I realize this likely reveals just how out of touch I am, but:

WTF is Sudoku?

Wherefore the insanity? Can you explain the appeal? Anybody?

12 thoughts on “Okay”

  1. Sudoku is one of those things that sounds completely unappealing and bizarre until the first time you do it and actually manage to fill one of those pointless-looking little boxes–at which point it suddenly becomes completely hypnotic and addictive.
    I thought it was a truly strange fad until someone showed me how to do it. Now I am a total Sudoku queen. Can’t…stop…filling in those boxes!

  2. Try one – Steph is right, they are completely addictive. I’m sure your local paper has them and if not, there are quite a few sudoku sites online (my mother likes The Daily Sudoku). The rules are very simple – every row in the 9×9 board has to contain the numbers 1 through 9. So do every column and every 3×3 box. It therefore follows that no number can appear more than once in any row, column, or box. You use the numbers already on the board to determine which number goes where. The amount of squares already filled in, and the placement of numbers on the board, determines the game’s difficulty level.
    There are also 12×12 sudokus, and even 16×16, but they are simply mean.

  3. As a crossword fan, I find sodukos _very_ boring… there is no punnery/word play, just filling in boxes of numbers.
    Though I think it would be fun to watch some kind of Wrestlemania/Quizbowl between a team of Soduko-ers and a team of Crossworders. Maybe Double Dare would be the appropriate forum.

  4. I am also on the outside of this fad. I suspect that it’s for the same people who find Minesweeper compelling–there’s a set of logical rules that you can use to solve the problem, and the same rules & approach will solve every instance. Consequently, once you’ve done a couple of them, there is nothing new in any future ones. Just like Minesweeper.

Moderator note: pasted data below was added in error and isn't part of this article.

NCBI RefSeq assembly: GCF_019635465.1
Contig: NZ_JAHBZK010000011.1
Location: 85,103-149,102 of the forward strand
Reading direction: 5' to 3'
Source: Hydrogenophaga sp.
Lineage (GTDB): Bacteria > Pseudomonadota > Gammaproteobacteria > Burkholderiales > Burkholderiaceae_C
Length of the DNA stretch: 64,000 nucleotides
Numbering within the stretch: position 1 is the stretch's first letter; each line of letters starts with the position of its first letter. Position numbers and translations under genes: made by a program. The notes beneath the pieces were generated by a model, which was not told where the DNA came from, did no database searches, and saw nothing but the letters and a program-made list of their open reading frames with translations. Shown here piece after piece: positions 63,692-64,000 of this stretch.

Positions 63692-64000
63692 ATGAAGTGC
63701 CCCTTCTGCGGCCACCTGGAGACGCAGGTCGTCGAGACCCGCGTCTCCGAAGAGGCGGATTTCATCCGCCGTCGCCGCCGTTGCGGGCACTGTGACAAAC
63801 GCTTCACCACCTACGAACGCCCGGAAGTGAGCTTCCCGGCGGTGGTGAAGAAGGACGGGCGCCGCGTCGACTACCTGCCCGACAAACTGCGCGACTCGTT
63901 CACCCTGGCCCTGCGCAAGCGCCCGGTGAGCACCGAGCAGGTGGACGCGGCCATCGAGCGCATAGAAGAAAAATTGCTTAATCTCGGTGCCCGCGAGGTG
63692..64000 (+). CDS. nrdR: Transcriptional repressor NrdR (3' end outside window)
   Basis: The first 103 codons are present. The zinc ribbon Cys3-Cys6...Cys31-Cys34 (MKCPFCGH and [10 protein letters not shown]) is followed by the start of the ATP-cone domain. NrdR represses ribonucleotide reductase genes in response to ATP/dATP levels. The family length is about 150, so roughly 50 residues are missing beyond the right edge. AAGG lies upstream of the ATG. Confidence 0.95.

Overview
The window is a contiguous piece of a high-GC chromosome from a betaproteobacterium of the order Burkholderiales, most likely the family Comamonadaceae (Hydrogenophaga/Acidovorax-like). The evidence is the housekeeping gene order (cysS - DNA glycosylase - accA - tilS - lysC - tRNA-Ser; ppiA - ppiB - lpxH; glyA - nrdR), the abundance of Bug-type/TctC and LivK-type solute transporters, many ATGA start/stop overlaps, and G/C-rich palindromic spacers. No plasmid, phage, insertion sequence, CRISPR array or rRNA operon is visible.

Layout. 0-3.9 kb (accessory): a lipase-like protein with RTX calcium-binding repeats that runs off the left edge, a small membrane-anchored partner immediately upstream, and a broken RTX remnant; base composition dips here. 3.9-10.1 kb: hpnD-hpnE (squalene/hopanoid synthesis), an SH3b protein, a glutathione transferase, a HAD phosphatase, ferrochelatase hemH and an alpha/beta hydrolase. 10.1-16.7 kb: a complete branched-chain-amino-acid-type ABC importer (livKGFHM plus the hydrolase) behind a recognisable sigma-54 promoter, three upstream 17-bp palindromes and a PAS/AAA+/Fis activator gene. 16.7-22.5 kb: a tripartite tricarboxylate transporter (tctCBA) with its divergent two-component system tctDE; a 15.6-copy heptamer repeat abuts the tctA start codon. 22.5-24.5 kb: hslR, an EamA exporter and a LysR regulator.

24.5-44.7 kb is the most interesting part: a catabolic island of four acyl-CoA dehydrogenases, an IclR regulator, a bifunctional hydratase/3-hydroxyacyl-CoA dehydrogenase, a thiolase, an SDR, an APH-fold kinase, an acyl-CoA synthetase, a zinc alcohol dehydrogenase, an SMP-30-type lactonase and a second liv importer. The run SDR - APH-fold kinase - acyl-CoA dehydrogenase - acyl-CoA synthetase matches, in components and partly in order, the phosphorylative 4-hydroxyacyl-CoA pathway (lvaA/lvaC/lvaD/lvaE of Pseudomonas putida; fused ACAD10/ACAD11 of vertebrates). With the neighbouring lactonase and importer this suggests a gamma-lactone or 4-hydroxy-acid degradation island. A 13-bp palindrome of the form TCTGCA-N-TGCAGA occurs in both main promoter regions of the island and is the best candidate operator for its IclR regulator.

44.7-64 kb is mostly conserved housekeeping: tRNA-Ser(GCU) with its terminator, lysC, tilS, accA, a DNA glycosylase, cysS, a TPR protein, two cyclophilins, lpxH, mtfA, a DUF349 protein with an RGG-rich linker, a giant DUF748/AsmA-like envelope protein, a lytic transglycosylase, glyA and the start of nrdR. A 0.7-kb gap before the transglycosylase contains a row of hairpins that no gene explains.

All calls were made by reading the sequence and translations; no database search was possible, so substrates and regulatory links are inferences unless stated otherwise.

From what I can tell from my addicted friends, there is some bizarre satisfaction derived from the exercise itself. I suspect there’s a deep-brain logic where our heavily built-in pattern recognition systems are being tiggered, and there’s some reinfocing sense of accomplishment from completing the things.

  5. It’s perhaps telling about the circles in which I move that I know three people whose first reaction, when confronted with the existence of Sudoku, was to sit down and write a computer program to solve the generalised case of the puzzle.

  6. I’d never heard of them until I found out my father is a fan. It took him less than two minutes to explain the rules, and I suspect that is a LOT of the appeal.
    They make sudoku for kids that use animals instead of numbers. I find those much more absorbing than the adult version, probably also because they’re easier…

  7. I’m thinking I can safely continue to ignore this. I’ve never liked any kind of Minesweeper or Solitaire or any game like that. Except those invisible ink books you could get when you were a kid. Those were the best.

  8. Minesweeper is a pattern-matching game? I always thought it was a see-how-often-you-can-randomly-point-and-click-til-you-lose game. I love crosswords, but I have little enough time as it is. Sudoku might be terrific and challenging fun, but it’s definitely the word play and punnery that keeps me coming back to crosswords — not the pattern recognition or puzzle. And puzzles like that have a nasty habit of getting stuck in my brain, which makes the already difficult task of writing even more so.

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